Principles of the pH-value measurement with hydrogen electrodes
Hydrogen potential and pH-value
The hydrogen potential directly depends on the activity or rather the concentration of the hydronium ions and thereby on the pH-value of the solution. The pH-value itself is defined as the negative decadic logarithm of the hydrogen ions activity. The activity is the product of concentration and activity coefficient. Latter can only be defined approximately in diluted solutions. Thus, the measurement of the pH-value according to its definition can only be made approximately.
If two platinum hydrogen electrodes, of which one is immersed in an acid of protons concentration 1 mol/l, pH = 0, (normal hydrogen electrode, NHE) and the second in a solution of unknown protons concentration (reversible hydrogen electrode, RHE), are contacted via a salt bridge you get a concentration chain or rather a concentration cell.
As soon as two half cells are contacted and the circuit is closed the potential of the spontaneous happening reaction sets. Due to the higher proton concentration in the left half-cell the hydrogen ions are reduced to hydrogen. Thereby, electrons are removed from the electrode thus it has a more positive potential than the electrode in the right half-cell. So, the reduction takes place in the left half-cell. That cell is equivalent to the cathode and is the positive pole in the galvanic cell. In the right half-cell hydrogen is oxidized to hydrogen ions. The electrode has a more negative potential than the left electrode (negative pole). In the right half-cell the oxidation takes place so that the right half-cell is equivalent to the anode. The freely flow direction of the electrons is from the negative pole to the positive pole, here (galvanic cell) from the anode to the cathode. Electrons flow from the right to the left, thus from the diluted to the concentrated cell.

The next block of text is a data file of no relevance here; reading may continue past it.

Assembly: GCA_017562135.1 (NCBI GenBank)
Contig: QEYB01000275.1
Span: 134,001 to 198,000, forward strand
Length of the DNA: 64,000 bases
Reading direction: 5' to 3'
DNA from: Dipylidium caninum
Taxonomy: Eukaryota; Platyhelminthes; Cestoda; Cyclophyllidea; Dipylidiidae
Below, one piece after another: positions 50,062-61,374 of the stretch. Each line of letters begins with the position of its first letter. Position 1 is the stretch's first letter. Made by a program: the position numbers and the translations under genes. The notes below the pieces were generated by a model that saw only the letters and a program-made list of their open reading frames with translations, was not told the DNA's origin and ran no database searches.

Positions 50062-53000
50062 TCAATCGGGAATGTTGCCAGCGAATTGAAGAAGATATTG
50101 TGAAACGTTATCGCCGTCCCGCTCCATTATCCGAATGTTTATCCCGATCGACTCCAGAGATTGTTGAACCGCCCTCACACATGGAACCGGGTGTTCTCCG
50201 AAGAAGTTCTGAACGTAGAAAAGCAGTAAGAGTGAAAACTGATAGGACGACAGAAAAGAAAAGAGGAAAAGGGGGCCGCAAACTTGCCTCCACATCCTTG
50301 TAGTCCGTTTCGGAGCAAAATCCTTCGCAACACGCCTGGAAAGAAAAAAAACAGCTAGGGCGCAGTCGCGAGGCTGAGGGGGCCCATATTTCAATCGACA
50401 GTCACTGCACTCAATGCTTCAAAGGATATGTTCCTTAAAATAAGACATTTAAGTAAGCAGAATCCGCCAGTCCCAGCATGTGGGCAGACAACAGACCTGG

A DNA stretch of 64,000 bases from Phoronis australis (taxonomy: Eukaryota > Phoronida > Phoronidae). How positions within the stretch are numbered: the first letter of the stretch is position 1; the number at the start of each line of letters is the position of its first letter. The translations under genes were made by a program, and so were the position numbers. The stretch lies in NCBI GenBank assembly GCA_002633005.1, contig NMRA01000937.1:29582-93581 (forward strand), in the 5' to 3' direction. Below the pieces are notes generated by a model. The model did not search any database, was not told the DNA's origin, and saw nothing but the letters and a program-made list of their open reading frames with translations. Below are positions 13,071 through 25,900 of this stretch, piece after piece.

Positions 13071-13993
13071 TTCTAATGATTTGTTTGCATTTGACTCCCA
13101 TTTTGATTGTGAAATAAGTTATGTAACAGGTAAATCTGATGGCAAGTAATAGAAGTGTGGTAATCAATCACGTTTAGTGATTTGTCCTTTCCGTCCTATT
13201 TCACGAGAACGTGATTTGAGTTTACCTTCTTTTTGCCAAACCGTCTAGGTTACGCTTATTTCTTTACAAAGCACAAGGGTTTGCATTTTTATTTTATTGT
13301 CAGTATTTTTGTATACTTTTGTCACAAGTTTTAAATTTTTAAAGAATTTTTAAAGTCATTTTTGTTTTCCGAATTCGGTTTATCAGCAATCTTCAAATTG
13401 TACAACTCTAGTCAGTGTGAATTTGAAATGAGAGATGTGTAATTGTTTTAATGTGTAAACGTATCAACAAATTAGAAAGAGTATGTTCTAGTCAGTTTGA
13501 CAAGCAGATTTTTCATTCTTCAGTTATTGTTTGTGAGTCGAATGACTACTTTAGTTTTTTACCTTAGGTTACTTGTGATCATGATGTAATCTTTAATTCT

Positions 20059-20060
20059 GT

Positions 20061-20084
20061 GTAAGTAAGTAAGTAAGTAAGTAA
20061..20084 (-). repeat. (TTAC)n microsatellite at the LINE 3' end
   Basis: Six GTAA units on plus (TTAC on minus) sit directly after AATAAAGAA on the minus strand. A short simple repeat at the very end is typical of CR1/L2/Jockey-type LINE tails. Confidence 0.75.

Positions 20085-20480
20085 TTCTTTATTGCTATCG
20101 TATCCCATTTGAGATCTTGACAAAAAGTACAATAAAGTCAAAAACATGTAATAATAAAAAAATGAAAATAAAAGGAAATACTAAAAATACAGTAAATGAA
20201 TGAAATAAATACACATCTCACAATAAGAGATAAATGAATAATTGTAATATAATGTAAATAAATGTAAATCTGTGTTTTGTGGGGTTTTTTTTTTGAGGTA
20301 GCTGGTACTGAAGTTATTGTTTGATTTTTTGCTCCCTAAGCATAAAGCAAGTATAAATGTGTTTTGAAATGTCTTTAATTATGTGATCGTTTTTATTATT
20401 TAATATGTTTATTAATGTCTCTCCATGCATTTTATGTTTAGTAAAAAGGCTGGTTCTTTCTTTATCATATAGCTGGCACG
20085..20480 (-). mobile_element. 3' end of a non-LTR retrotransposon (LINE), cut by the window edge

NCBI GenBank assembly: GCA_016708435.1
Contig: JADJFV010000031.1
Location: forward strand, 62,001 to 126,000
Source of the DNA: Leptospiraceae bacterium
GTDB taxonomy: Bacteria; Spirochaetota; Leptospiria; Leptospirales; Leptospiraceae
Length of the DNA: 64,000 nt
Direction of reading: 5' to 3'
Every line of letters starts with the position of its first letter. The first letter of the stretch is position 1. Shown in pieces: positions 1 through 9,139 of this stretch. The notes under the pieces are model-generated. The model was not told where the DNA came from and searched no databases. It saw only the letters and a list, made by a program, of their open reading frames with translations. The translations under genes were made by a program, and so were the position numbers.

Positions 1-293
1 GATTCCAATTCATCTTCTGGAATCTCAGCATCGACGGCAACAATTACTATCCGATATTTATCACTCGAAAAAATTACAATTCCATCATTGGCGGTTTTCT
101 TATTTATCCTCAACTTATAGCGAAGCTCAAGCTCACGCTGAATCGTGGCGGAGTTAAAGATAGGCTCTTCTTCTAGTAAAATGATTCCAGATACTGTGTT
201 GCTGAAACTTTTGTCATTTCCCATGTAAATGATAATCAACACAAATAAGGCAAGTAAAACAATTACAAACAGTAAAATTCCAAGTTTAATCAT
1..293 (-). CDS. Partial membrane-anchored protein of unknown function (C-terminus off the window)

The potential is calculated by E = E (right) – E (left). The standard hydrogen electrode has to be the left cell according to the IUPAC.
The potential changes technically with a positive sign depending on the proton concentration.
BUT: we have a logarithmic function of the protons function. For concentration < 1 mol/l we get negative potentials, here there are -0.059 V for a concentration of 0.1 mol/l. if you convert the protons concentration into the pH-value the calculation of the potentials is easier.
E = 0.059 pH (25°C)
Since E < 0 Volt, the reaction runs from the right to the left as we are expecting it according to the different concentrations. To measure negative potentials in such a concentration chain you have to connect the standard hydrogen electrode to the negative pole (COM-port).
The platinum hydrogen pH-electrode pHydrunio is such a measuring chain. The outer hydrogen electrode measures the hydrogen potential in the measuring solution. Against a normal hydrogen electrode (per definition: reference potential of 0 mV) the blue straight in the diagram arises, according to the calculation E = -0.059 pH (25°C).
But, the inner reference electrode of our pH-electrode is placed in buffer pH 7. That has to be considered in the calculation of the potential.
Hence, an offset of 0.414 V arises at 25°C and the measuring voltages are equivalent to the orange straight.